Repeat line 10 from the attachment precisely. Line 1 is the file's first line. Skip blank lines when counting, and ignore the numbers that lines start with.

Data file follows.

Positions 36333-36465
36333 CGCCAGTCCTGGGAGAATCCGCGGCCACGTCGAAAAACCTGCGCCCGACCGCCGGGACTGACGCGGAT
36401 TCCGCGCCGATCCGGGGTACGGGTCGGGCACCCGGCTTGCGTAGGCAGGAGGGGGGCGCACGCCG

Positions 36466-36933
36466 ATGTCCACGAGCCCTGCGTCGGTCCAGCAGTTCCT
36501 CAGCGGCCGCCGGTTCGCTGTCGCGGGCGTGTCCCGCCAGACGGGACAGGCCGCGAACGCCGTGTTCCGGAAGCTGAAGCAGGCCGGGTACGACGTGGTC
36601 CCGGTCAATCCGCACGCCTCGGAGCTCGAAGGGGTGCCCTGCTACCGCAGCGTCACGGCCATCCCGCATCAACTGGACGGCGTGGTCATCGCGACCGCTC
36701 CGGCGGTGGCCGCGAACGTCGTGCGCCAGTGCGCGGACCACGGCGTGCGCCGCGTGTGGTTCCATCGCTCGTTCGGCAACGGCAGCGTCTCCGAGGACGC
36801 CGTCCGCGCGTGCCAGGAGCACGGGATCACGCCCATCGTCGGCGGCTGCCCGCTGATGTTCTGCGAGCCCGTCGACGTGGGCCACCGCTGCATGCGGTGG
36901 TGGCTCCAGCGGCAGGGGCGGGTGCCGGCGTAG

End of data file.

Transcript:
36901 TGGCTCCAGCGGCAGGGGCGGGTGCCGGCGTAG